Meditation: Indirect & Direct forms

Originally written and published in my monthly newsletter, December 06 2019

In October I started meditating with Sam Harris’ daily Waking Up app and it was hard. I thought I was going to go strong until Day 15 – when it increasingly got harder. I stopped after 30 days.

Cut scene two weeks later, I happened to start taking yoga classes. Initially, it was only a way to stretch out my body – I’m training for a half marathon, and my muscles were begging to stop being pulled. I didn’t intend to make it a habit: but somehow instead of taking only one class a week, I was going to one almost every day. Vinyasa, Ashtanga, Flow, Hatha, doing it all.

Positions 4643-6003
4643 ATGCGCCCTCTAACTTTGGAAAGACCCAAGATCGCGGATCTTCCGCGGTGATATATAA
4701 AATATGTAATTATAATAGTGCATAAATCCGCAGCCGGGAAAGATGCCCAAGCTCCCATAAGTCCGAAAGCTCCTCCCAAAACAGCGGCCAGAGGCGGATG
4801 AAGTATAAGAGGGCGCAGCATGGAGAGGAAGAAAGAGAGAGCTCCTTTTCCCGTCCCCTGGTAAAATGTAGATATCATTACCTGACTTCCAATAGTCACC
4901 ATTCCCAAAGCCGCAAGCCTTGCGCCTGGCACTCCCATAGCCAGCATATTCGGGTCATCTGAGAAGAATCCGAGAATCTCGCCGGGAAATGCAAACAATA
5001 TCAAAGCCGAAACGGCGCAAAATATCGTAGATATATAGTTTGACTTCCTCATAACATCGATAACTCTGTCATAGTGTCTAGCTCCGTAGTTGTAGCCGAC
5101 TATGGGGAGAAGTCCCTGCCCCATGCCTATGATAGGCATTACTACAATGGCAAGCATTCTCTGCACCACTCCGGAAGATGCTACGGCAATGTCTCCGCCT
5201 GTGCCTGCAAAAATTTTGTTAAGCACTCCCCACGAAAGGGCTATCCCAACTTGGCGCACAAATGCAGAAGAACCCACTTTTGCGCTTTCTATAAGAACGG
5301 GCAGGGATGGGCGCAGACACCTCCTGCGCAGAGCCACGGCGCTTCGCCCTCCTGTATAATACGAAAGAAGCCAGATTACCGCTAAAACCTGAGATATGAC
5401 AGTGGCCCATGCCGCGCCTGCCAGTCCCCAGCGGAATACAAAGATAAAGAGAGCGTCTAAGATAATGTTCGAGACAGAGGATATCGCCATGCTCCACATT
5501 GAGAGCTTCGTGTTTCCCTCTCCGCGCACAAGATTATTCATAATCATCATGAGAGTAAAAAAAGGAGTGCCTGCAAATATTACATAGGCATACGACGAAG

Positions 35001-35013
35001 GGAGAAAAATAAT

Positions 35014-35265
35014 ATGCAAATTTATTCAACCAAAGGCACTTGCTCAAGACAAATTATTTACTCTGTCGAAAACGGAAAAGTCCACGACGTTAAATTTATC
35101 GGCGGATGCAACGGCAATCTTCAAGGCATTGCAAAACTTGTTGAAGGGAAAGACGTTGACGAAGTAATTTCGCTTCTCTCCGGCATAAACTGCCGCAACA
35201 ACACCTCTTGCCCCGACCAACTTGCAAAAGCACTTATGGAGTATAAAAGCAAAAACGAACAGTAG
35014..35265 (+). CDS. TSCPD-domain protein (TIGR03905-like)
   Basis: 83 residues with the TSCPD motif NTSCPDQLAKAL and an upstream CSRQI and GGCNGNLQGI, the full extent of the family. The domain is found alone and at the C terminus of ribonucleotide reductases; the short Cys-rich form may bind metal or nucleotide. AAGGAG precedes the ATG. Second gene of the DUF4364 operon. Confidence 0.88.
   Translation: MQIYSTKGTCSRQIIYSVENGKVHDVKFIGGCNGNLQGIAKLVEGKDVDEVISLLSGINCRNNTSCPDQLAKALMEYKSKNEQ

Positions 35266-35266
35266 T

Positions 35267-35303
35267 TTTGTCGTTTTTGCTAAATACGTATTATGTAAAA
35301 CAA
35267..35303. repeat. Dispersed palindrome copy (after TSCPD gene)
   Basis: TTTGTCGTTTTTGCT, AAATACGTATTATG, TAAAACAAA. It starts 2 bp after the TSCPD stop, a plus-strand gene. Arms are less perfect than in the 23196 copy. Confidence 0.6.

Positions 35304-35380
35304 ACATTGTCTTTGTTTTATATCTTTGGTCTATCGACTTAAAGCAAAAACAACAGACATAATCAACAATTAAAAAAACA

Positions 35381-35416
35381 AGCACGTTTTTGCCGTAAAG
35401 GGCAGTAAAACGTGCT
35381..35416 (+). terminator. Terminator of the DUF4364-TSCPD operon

A month later, I’m catching myself taking a break from my laptop to practice my crow pose for a few minutes. And it was oddly therapeutic. For someone who’s mind is always on (literally. always. all the time) it was genuinely crazy to have found something that consistently shuts out external inputs and allows me to just be still. 

From this experience, then reading more about what meditation means to different people and philosophers, I have a hypothesis that meditation can be practiced indiretly in various forms. If direct meditation through sitting in silence is difficult for certain people, it might be a good idea to practice indirect ways where you quiet your mind (journaling as writing meditation, painting as creative meditation) to get your mind used to that state, and then advancing to silent meditation.

What are your thoughts?